Monday 05th of December 2022


A Rationale for Using a Scenario-Based Assessment to Measure Competency-Based, Situated Second and Foreign Language Proficiency

James Enos Purpura, Teachers College, Columbia University pdf_icon_30x30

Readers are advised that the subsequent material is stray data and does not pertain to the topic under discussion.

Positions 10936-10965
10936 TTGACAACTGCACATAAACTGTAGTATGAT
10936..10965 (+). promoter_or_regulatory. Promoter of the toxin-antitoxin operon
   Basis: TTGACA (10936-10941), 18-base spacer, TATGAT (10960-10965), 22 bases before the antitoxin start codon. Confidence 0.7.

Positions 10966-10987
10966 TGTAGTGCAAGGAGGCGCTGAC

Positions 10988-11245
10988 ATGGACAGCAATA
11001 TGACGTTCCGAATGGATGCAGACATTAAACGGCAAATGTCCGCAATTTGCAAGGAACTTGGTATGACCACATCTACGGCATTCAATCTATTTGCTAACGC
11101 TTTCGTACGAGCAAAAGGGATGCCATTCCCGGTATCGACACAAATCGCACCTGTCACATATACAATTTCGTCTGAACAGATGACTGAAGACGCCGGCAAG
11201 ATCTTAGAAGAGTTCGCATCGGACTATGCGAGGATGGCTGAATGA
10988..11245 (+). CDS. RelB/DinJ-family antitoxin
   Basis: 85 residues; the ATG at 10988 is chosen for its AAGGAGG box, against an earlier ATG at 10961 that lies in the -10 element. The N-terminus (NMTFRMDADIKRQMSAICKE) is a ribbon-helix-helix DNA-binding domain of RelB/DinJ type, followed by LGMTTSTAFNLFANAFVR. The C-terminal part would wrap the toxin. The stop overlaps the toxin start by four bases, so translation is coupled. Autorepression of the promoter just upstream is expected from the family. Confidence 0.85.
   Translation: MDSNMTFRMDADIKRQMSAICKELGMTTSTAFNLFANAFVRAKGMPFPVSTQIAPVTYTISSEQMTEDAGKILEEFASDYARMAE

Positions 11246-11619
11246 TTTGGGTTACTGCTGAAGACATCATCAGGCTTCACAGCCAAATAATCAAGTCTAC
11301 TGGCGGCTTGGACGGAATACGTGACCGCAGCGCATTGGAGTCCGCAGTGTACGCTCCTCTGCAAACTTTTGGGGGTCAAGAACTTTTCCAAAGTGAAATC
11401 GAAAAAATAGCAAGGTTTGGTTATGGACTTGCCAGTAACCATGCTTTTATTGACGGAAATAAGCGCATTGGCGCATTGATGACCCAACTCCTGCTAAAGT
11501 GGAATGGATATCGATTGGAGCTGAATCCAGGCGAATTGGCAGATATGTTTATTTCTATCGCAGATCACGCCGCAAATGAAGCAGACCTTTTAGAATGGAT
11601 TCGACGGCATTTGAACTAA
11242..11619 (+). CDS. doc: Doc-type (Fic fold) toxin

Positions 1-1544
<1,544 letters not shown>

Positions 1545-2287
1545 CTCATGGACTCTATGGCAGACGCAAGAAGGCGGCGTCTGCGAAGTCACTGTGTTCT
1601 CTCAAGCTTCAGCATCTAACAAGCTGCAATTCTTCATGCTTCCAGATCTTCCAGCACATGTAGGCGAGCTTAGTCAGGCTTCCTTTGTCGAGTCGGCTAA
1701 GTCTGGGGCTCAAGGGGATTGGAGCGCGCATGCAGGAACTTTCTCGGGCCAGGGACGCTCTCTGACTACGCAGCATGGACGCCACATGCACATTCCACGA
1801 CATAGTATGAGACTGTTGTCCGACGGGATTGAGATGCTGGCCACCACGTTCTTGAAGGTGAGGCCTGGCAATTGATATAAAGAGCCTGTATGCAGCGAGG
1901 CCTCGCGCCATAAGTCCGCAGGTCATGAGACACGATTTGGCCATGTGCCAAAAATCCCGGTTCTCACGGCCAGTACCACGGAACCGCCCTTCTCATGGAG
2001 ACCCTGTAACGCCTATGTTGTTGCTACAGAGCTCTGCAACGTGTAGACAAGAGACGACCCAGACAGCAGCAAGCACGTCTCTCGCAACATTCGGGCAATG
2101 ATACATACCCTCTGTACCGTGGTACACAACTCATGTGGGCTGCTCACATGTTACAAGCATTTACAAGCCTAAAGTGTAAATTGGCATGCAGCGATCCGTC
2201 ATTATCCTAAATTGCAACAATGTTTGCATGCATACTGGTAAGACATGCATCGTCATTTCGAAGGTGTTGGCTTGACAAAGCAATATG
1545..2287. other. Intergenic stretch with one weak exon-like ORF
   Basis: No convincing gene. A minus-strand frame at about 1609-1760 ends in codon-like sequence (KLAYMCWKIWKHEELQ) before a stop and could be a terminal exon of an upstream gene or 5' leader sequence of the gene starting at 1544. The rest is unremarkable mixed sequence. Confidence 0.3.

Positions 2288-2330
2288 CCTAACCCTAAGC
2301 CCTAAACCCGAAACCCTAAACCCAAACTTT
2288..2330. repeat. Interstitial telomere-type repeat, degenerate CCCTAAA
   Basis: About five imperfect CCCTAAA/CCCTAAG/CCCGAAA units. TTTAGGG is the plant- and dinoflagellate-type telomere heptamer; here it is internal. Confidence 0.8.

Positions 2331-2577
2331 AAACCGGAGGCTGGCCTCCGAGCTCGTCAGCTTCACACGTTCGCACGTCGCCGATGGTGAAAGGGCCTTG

AbstractIn an effort to provide a theoretical rationale for the use of scenario-based assessment to measure competency-based, situated second and foreign (S/FL) proficiency, this paper traces conceptualizations of S/FL proficiency since the 1960s along with the major approaches to measuring these conceptualizations. The distinguishing characteristic of this evolution is that, as the construct broadened, the more complex the assessment methods became and the greater the potential for meaningful interpretation. This paper argues that while language-based, independent and integrated skill-based, and task-based approaches to S/FL proficiency assessment can be useful in certain assessment contexts, they are not engineered to measure S/FL proficiency in contexts of situated language use – that is, where goal-oriented task accomplishment is located within a sociocultural context, and where the ability to achieve complex tasks is embedded within the mediated engagements and social practices of a particular community. For this reason, some researchers have turned to scenario-based assessment (SBA). This paper describes how SBA has been used in the mainstream and S/FL assessment contexts, highlighting the affordances of this approach. Finally, the paper illustrates how a learning-oriented approach to assessment (LOA) (Purpura & Turner, 2018) can serve as a comprehensive conceptual assessment framework for engineering and validating SBAs.


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